Meteorologically, there is no major upward or downward trend of rainfall for the last 200 years, but a decrease in rainfall in the last 20 years with a contrast record of increasing floods has been experienced in Chennai. Thus, the oft-cited reason by administration for urban floods - heavy rainfall in a few hours - does not hold. It is only an excuse for bad planning in the cities.
The root cause of the problem is that cities have become less dependent on their own water sources. The number of water bodies in all major cities of India has drastically come down over the last three decades (see graph below).
'Mumbai Marooned' a citizens' report on the 2005 Mumbai floods says that the builder-politician nexus has knowingly and intentionally suffocated the city's open spaces for commercial purposes. This loss of and subsequent commercialization and concretization of open spaces has meant that water, which previously could seep into the soil has practically nowhere to go, leading to flooding, it says.
Instead of introspecting and understanding the reasons for their sources drying up, the cities looked outside. Bangalore turned to the Cauvery, Hyderabad to the Krishna and Delhi to the Ganga and now all the way up to the Giri near Renuka in Himachal Pradesh. "City administration feels that water demand cannot be fulfilled locally. So the city with more political clout goes farther away to get its water. Meanwhile, property rates keep rising and politicians and builders make money by trying to sell off floodplains as prime residential destination," says Anupam Mishra. "But when it comes to monsoon, you can't dictate God that we already have water for our need so please give us only this much rainfall," he says.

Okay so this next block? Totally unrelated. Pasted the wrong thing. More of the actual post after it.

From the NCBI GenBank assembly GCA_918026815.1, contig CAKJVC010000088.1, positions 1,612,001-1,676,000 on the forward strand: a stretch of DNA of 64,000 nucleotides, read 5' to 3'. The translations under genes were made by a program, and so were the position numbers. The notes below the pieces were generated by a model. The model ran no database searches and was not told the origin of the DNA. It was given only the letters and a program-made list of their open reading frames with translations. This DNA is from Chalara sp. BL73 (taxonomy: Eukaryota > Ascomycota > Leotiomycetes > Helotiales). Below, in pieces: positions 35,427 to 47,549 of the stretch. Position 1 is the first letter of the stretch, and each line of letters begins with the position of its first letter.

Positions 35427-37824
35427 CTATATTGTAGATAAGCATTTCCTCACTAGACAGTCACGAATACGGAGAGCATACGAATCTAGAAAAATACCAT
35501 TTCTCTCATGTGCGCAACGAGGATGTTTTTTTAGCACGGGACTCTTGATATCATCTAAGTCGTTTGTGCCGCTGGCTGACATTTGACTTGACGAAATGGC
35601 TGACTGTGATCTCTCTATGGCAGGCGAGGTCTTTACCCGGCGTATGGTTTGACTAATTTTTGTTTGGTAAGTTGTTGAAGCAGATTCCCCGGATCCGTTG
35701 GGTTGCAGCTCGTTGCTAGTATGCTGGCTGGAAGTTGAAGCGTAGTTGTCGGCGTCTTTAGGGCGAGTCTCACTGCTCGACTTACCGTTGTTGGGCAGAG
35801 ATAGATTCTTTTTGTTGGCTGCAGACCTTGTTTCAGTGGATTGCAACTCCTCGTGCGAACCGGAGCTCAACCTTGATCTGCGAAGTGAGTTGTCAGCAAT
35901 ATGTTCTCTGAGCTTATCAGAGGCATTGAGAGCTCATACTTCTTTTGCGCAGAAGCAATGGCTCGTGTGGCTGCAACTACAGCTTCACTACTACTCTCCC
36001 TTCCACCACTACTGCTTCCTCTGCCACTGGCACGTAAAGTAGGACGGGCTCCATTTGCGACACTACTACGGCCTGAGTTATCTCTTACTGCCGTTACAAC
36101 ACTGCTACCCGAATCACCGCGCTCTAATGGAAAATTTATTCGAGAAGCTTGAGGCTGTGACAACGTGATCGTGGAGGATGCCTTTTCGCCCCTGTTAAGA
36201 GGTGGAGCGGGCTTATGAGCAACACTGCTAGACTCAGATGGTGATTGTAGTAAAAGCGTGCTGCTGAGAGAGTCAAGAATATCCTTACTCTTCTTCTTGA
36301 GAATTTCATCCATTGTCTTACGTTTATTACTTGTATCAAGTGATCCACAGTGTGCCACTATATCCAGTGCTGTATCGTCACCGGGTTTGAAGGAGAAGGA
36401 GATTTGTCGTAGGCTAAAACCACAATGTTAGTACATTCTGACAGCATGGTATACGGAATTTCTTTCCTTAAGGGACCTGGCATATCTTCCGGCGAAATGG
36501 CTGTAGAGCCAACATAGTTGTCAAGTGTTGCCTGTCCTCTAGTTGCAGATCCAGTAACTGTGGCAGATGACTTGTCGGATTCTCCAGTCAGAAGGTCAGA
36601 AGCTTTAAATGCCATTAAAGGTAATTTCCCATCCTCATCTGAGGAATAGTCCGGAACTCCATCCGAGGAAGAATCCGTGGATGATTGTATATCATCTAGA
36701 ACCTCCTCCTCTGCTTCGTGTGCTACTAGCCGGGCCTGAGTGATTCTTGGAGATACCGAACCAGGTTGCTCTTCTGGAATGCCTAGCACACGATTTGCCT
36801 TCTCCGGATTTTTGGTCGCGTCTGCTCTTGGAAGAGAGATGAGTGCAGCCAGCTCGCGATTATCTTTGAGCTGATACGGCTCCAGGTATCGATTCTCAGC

These floodplains and lakes in the low-lying parts of a city, did not just fulfil the water needs of a city, but also drained it off the excess rain water that poured there. When construction blocked the path of water, it led to water-logging on the city roads. The blame then fell on the storm water drains which in most cases, were designed very long ago and were not capable of handling the excess water that seeped into the ground. The 'Mumbai Marooned' report says that the city's drainage system was designed in the early 20th century for a maximum rainfall of 25 mm per hour, assuming that half the rain would be absorbed by the soil and only half would flow into the drainage system.
With the onset of rampant and indiscriminate urbanization, most areas are now either paved, concreted or asphalted. As a result very little rainwater is absorbed into the ground. Thus even at one inch per hour, the drainage system is having to cope with almost twice its intended capacity, says the citizens' report.
Natural drainage or the slope of a city was never kept in mind when cities were planned, says Manoj Mishra of Yamuna Jiye Abhiyan, an NGO in Delhi. "Ring road in Delhi is the finest example of that. There are no culverts to discharge excess water. There was a stream feeding into the Yamuna where the busy ITO road stands today and one can see that it is flooded first when rainfall happens. Not just this, all bus stands in Delhi are situated on lakes. If we tamper with the area where rain water is supposed to rest, then we might as well be prepared for the wrath of floods," he says.
"Typically, the rain water that drains off an empty plot of land (run-off) is 10%. However, build a house on the same site and almost 90 per cent of the rain falling will runoff as storm water. No storm water drain can handle so much flow," says S. Vishwanath, an expert on rainwater harvesting, especially when they are already polluted by sewage, industrial and household waste. "The government should start cleaning drains in February at least so that passage for rain water is clear. But they wake up only in May when monsoon is right in the face and then too, debris collected from the drain is left on the banks of nullahs for it to flow back when rain comes," said Manoj Mishra.